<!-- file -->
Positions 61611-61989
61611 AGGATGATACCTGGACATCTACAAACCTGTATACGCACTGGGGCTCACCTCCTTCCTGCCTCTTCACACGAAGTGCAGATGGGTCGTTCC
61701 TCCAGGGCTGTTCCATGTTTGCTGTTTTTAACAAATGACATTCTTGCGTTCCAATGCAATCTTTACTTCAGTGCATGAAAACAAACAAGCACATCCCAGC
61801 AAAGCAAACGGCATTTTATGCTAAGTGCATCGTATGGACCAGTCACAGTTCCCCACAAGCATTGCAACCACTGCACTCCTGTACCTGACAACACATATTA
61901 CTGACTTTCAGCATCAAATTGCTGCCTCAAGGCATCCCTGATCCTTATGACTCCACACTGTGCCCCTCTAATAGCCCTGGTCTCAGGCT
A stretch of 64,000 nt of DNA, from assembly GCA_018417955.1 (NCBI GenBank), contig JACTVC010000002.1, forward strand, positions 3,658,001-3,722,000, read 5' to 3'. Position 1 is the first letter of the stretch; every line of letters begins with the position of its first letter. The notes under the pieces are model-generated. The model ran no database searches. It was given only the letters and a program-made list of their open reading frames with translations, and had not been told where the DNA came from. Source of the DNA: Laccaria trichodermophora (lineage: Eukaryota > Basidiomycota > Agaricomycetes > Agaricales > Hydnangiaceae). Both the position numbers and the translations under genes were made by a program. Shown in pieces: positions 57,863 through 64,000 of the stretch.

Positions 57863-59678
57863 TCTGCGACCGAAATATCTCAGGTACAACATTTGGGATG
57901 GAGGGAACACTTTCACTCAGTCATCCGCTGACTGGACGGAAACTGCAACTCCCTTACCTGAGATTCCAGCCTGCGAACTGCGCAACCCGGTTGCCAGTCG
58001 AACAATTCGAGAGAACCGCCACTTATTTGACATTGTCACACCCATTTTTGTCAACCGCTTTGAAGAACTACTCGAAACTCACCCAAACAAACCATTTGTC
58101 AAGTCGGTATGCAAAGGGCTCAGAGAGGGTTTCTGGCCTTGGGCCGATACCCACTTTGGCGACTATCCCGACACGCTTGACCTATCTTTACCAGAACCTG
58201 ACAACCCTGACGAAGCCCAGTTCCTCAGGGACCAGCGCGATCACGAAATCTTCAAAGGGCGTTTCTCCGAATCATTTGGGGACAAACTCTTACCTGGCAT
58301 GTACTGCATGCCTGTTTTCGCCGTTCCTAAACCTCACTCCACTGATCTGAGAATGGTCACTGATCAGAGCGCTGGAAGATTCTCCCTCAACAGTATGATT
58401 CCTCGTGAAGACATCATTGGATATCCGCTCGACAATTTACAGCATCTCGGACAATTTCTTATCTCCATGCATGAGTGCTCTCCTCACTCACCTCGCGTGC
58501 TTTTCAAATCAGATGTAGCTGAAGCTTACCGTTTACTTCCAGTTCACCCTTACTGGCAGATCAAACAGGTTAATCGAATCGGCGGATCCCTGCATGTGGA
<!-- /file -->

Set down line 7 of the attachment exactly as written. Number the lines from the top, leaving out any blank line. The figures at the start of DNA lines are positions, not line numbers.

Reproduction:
Positions 57863-59678